Two Chinese tech executives have paid fines related to insider trading charges, after an FT investigation highlighted share sales ahead of poor earnings results.
The US Securities and Exchange Commission had charged Cheetah Mobile chief executive Sheng Fu and its former president and chief technology officer Ming Xu. Its action came 10 months after a Financial Times investigation found that in 2016, Fu initiated share sales worth as much as $31mn a few weeks before reporting quarterly results that sent Cheetah shares plummeting 30 per cent.
Cheetah Mobile is a Beijing-based mobile internet company that operates a series of platforms, including privacy protection and photo-collage applications. It did not respond to a request for comment.
In 2015, around one-third of Cheetah Mobile’s revenues were generated from fees for advertising space in its applications, according to the SEC order. The company’s ad revenues fell by around 30 per cent in the first quarter of 2016 to $33mn.
The SEC said that Fu and Xu jointly established a trading plan “after becoming aware of a significant drop-off in advertising revenues from the company’s largest advertising partner”.
The Cheetah Mobile executives cashed out through plans that allow insiders to buy and sell shares in advance when they are unaware of material non-public information.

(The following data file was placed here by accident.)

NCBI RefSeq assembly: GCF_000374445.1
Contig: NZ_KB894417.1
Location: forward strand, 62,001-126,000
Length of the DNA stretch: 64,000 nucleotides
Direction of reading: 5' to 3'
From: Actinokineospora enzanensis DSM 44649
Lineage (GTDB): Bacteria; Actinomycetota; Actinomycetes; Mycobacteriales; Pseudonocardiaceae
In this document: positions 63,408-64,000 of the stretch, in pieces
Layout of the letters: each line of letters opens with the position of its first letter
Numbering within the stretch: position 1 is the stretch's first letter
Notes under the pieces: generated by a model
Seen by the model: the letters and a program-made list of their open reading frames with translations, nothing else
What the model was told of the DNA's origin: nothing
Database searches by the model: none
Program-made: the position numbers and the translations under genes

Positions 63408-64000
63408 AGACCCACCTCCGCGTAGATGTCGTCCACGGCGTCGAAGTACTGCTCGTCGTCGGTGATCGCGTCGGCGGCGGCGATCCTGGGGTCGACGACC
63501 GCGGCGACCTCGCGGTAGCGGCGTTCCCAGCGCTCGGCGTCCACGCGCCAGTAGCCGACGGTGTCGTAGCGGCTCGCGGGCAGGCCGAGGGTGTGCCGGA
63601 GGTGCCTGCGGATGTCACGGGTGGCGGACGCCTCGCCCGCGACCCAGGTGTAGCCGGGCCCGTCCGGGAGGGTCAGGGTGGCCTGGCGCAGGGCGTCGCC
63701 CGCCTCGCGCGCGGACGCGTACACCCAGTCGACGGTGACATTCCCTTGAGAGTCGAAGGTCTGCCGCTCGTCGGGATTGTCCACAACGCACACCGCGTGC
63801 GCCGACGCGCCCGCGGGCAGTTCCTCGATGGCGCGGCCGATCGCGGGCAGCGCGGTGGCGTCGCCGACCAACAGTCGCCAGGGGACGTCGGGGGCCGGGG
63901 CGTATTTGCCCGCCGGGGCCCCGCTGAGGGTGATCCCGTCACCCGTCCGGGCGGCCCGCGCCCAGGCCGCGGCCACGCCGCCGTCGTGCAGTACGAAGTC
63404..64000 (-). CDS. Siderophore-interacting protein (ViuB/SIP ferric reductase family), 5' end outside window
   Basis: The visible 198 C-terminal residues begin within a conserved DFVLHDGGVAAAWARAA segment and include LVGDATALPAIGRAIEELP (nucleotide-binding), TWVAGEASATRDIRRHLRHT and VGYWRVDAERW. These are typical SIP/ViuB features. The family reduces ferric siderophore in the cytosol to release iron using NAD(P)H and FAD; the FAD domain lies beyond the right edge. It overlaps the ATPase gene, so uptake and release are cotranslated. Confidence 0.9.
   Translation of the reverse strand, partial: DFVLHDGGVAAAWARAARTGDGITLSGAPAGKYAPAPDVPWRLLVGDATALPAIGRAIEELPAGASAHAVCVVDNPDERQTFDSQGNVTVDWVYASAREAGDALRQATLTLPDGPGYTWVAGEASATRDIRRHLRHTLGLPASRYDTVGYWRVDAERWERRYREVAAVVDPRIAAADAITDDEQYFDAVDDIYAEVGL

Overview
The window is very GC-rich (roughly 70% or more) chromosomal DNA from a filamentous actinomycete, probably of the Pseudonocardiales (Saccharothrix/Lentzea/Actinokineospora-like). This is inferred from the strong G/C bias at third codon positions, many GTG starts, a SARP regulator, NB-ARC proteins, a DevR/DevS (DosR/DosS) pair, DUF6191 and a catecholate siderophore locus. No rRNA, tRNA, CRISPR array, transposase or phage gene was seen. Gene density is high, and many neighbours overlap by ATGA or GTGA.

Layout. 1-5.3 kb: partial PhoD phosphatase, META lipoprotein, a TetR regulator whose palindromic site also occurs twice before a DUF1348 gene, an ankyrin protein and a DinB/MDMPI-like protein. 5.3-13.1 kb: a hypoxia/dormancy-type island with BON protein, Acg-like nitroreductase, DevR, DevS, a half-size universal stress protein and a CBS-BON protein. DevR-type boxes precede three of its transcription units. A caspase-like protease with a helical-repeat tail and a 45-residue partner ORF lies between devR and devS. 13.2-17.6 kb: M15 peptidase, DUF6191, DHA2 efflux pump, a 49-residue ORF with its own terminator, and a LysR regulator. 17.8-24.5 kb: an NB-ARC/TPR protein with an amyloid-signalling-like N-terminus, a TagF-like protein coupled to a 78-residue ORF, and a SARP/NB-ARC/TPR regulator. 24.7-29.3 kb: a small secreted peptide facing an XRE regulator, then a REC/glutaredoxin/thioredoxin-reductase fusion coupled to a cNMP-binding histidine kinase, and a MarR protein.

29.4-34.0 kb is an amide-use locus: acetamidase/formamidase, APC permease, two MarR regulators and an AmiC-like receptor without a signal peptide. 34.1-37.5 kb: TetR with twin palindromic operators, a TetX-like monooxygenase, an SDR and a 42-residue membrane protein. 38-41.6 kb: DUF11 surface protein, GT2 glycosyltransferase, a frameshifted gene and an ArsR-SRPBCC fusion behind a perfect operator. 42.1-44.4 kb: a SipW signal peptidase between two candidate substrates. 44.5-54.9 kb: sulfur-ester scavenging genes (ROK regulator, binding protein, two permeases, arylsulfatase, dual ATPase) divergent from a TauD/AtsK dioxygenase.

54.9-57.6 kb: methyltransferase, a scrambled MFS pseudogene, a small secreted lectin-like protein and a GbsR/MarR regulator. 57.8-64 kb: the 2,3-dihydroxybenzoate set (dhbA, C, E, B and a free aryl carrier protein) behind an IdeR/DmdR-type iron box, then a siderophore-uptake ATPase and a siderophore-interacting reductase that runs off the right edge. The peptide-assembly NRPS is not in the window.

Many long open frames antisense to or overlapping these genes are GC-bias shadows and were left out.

Fu and Xu agreed to pay fines of $556,580 and $200,254 respectively, after the SEC determined they had access to such material non-public information when they entered into the trading plan. The SEC said the pair did not admit nor deny the charges.
“This case serves as yet another example of the SEC’s resolve to hold executives accountable when they try to skirt federal securities laws to illegally trade on non-public information,” said the SEC’s Joseph Sansone, who supervised the case.
The SEC also found that Fu made “materially misleading public statements” about its revenue trends during a March 2016 earnings call and “caused the company’s failure to disclose a material negative revenue trend” one month later. Fu had ascribed “softness” in first-quarter results to “seasonality” rather than the hit it had taken from an advertising partner’s algorithm change, which resulted in reduced fees for ad placements.
The FT report highlighted well-timed trades by Chinese tech bosses ahead of regulatory moves or earnings announcements that sent shares of the US-listed companies crashing.
The co-founders of the online English tutoring platform 51Talk had cashed out $4.3mn worth of shares ahead of Beijing’s move to ban for-profit after-school tutoring, which wiped billions off the valuation of listed Chinese ed-tech firms.
Additional reporting by Gloria Li in Hong Kong
Source: Financial Times